"On the upside, it is important to keep in mind that these estimates refer to technological possibilities, abstracting from the speed of diffusion and likelihood of adoption of such technologies. Adoption, in particular, could be influenced by several factors, including regulations on workers dismissal, unit labour costs or social preferences with regard to automation. In addition, technology will without doubt also bring about many new jobs."
"For instance, several analysts have found an association between automation and job growth in the service sector in parallel to job destruction primarily in manufacturing. Also, PIAAC does not include information on some key social intelligence tasks such as caring for and assisting others and this would bias the risk of automation upwards somewhat. But there are risks on the downside too. First, the estimates are based on the fact that, given the current state of knowledge, tasks related to social intelligence, cognitive intelligence and perception and manipulation cannot be automated. However, progress is being made very rapidly, particularly in the latter two categories," say Nedelkoska and Quintini.
Perhaps obviously, they note the risk of automation is not distributed equally among workers with jobs requiring higher levels of education facing lower danger of automation.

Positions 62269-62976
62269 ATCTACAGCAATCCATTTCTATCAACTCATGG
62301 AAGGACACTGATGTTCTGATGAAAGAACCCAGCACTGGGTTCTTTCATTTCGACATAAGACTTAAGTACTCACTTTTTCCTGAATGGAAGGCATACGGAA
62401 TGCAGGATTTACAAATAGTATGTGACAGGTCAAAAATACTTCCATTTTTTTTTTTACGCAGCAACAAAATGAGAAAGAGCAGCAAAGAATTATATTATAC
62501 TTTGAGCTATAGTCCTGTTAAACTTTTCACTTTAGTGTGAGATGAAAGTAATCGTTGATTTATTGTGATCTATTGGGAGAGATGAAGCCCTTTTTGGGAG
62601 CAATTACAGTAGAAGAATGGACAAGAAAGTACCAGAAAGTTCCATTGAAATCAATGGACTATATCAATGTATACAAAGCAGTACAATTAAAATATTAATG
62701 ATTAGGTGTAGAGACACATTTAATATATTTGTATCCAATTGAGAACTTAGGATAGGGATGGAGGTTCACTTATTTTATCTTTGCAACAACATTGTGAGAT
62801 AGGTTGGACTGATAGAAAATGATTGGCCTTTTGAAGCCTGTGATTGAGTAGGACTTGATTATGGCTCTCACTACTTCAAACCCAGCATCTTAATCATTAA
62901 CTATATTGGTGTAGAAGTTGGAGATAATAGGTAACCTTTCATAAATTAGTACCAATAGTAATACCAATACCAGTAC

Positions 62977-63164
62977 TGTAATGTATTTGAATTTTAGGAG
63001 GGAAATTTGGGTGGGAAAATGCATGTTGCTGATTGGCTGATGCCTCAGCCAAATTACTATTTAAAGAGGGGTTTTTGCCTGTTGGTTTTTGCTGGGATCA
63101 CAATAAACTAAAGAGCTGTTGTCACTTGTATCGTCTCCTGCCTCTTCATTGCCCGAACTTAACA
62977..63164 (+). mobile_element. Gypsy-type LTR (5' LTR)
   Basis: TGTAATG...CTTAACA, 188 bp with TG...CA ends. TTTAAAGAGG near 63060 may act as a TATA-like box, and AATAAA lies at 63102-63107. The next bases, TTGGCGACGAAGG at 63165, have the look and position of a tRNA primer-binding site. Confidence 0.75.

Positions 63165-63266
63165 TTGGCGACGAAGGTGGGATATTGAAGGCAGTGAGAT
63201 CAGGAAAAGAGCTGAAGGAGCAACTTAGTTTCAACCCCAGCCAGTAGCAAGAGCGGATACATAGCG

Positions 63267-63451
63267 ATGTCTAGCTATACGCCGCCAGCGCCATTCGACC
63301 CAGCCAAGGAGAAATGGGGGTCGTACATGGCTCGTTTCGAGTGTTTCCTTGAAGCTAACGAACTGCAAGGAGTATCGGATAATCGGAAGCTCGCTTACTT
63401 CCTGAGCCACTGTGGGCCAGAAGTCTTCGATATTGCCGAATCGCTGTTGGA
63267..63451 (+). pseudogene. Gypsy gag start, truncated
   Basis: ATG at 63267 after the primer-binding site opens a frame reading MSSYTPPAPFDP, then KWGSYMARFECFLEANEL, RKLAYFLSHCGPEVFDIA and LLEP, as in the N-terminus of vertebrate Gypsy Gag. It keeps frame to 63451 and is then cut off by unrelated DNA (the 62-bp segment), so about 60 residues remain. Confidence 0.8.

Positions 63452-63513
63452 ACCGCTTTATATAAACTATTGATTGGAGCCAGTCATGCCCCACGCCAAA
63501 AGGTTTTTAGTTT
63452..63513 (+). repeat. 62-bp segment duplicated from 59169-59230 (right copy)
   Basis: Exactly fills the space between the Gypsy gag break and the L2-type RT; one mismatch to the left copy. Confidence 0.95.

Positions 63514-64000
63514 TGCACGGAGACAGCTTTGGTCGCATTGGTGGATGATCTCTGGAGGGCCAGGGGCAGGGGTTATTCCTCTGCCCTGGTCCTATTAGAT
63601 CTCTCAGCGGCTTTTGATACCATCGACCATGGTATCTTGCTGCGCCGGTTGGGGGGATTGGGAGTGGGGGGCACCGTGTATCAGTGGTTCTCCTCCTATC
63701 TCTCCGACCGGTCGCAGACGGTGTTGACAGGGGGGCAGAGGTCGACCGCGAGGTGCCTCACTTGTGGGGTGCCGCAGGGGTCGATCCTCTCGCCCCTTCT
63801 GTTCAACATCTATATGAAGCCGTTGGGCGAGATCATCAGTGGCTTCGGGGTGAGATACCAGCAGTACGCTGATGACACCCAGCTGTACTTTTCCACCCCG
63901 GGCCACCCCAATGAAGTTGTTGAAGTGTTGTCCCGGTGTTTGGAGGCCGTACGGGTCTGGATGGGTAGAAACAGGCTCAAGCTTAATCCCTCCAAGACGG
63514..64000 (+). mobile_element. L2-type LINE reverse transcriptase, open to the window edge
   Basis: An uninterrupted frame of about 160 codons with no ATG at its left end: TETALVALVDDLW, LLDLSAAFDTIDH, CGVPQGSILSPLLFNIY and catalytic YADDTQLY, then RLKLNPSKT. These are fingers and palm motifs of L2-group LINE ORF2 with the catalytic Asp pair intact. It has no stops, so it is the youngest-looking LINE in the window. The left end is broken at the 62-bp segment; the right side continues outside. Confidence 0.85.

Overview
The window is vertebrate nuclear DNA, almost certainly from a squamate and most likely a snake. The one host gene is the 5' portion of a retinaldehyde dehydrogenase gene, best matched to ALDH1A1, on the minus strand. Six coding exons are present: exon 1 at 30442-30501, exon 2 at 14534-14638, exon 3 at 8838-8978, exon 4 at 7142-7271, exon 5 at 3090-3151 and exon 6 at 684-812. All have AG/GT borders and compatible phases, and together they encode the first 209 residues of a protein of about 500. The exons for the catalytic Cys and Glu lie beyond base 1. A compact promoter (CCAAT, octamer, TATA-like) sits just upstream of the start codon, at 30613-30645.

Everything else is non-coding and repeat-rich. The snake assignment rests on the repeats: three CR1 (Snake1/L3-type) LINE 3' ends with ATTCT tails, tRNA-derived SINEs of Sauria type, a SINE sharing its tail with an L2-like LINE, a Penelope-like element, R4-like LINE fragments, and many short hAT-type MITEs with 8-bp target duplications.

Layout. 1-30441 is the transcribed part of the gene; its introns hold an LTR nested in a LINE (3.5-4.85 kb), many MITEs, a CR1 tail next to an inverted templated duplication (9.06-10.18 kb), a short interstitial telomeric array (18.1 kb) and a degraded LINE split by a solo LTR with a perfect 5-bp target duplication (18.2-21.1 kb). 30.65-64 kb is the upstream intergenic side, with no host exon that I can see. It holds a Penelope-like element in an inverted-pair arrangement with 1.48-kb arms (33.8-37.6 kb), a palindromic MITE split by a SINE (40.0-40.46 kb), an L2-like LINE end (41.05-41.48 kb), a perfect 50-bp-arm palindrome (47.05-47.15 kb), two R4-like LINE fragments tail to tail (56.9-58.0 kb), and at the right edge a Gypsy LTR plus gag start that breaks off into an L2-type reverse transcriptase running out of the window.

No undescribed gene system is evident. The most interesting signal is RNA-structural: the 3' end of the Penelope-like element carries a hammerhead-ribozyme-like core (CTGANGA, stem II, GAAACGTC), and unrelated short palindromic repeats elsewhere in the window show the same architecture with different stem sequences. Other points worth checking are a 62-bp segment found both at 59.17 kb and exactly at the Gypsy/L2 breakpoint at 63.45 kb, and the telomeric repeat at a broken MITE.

"Automation is found to mainly affect jobs in the manufacturing industry and agriculture, although a number of service sectors, such as postal and courier services, land transport and food services are also found to be highly automatable. The occupations with the highest estimated automatability typically only require basic to low level of education. At the other end of the spectrum, the least automatable occupations almost all require professional training and/or tertiary education."
Another obvious point made is that young workers tend to face the highest prospect of losing their jobs through automation.
"A striking novel finding is that the risk of automation is the highest among teenage jobs. The relationship between automation and age is U-shaped, but the peak in automatability among youth jobs is far more pronounced than the peak among senior workers. In this sense, automation is much more likely to result in youth unemployment, than in early retirements," the authors say.
"This unequal distribution of the risk of automation raises the stakes involved in policies to prepare workers for the new job requirements. In this context, adult learning is a crucial policy instrument for the re-training and up-skilling of workers whose jobs are being affected by technology. Unfortunately, evidence from this study suggests that a lot needs to be done to facilitate participation by the groups most affected by automation. The odds of participating in any type of training, on-the-job and outside the job, are found to be significantly lower among workers in jobs at risk of being automated. Workers in fully automatable jobs are more than three times less likely to have participated in on-the-job training, over a 12-months period, than workers in non-automatable jobs."
Country-specific partial correlations between working hours and automatability